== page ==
DETROIT — American voters sent a message to their legislators yesterday: “If you want to build a new bridge across the Detroit River to Windsor,” they said via their ballots, “just do it. You don’t have to ask us.”
As part of the American elections Tuesday, Michigan voters were presented with six proposals, all of which were defeated. And two of them affected the new bridge planned for the Windsor-Detroit crossing.
Proposal 5 would require either a two-thirds vote of the Legislature or public approval by way of a statewide referendum before any new taxes could be levied. Proposal 6 would also demand a two-thirds vote or a public referendum before any new bridge or tunnel could be built.
Proposal 6 was introduced in response to the proposed construction of a new Canadian funded bridge; that bridge would directly compete with the privately owned Ambassador Bridge. And it was the owner of the Ambassador that spearheaded the now defeated proposal, spending over $30 million to do it.
In the wake of the election, supporters of the propositions said they promise to remain vigilant of the project and that they’re confident the new bridge will, in fact, fail.
“We are happy with the investment made in this campaign on behalf of taxpayers and the 5,000 families employed by Ambassador Bridge family of Companies.Like any family business, we would do it again — and will in different ways — to defend economic freedom and limited government. If the governmental proposal doesn’t collapse from the weight of legal and congressional scrutiny, the NITC will never be built over unstable salt mine foundations, where land speculators are lining up to get rich on the government’s tab.”
Back in Canada, Denis Lebel, Minister of Transport, Infrastructure and Communities, said that “The defeat of Proposition 6 clears the way for the construction of the new bridge across the Detroit River. The new bridge will attract new investments and business opportunities to boost our local and national economies and will result in much needed jobs for Ontario and Michigan communities.
“This new crossing will be jointly owned by Michigan and Canada. Once the builder and Canada have fully recouped their investment from tolls, Michigan and Canada will enjoy an equal share of the toll revenues.”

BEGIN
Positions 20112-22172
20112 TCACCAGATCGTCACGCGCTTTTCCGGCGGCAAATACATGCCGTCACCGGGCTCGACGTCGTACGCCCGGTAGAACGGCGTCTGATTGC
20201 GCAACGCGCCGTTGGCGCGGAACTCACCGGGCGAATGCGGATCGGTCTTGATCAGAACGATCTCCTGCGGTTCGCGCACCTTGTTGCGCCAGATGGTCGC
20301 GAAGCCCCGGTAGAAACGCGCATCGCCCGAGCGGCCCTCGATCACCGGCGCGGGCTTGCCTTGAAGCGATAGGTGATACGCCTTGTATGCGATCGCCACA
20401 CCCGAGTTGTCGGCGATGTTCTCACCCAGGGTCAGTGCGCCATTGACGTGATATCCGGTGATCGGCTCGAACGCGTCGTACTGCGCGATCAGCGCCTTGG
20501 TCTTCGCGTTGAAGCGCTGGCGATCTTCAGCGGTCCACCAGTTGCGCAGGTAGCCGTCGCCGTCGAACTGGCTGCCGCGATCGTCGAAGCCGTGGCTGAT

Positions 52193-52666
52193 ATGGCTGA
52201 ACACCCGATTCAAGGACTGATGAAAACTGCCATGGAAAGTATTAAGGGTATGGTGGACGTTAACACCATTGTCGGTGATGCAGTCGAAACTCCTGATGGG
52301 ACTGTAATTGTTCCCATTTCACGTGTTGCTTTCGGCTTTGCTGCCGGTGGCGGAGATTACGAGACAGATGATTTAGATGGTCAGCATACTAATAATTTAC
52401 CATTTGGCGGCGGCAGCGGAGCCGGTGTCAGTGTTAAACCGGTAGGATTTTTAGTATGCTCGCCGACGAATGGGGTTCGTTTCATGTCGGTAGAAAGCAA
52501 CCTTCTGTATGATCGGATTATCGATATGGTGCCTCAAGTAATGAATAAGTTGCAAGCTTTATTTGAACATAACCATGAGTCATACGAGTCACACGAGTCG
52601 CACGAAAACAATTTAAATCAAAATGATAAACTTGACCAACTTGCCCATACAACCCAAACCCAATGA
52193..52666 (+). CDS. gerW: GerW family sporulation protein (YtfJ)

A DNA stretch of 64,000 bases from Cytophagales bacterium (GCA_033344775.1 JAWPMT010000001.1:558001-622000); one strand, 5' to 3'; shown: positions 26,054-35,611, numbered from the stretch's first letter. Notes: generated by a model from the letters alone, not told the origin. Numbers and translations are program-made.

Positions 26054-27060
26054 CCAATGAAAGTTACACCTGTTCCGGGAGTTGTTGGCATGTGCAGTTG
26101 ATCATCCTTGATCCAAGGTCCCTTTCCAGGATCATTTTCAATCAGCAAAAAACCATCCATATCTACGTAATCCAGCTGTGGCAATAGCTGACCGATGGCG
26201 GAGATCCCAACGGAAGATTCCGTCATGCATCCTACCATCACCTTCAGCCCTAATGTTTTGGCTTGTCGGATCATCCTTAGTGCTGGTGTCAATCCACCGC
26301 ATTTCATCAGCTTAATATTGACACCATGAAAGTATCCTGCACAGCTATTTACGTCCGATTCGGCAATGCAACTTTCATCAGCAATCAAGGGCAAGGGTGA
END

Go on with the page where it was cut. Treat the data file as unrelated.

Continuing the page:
Lebel said that they will continue to work with the Obama administration, as well as Michigan and Ontario, to obtain the necessary Presidential Permit to start work.
UPDATE: In a statement issued late this morning, Ontario Trucking Association (OTA) president David Bradley said the defeated propositions is “terrific news and shows that the people of Michigan reject the self-interest and cronyism that so many of the state’s legislators have fallen victim to in recent years.
“As has been said so often in the last 12 hours — the people have spoken and the people are always right,” he continued. “The people have rejected a proposal that would have denied Michiganders and the people of the entire United States, as well as Ontario and Canada, the benefits of the most important infrastructure project in years.”
Bradley, who has been an ardent supporter of a new, publicly-owned bridge for many years, gave credit to the efforts of Governor Rick Snyder and the hard work of a dedicated group private citizens and business groups “in overcoming a campaign against the new bridge which has been founded more on financial might than what is right.”
Bradley doesn’t expect the battle to be over as the NITC may still end up in legal wrangling, but he added, “the only court that truly matters — the court of public opinion — has rendered its decision.”
For a more complete analysis of the situation, read Rolf Lockwood’s blog: “Democracy at its Very Worst.”
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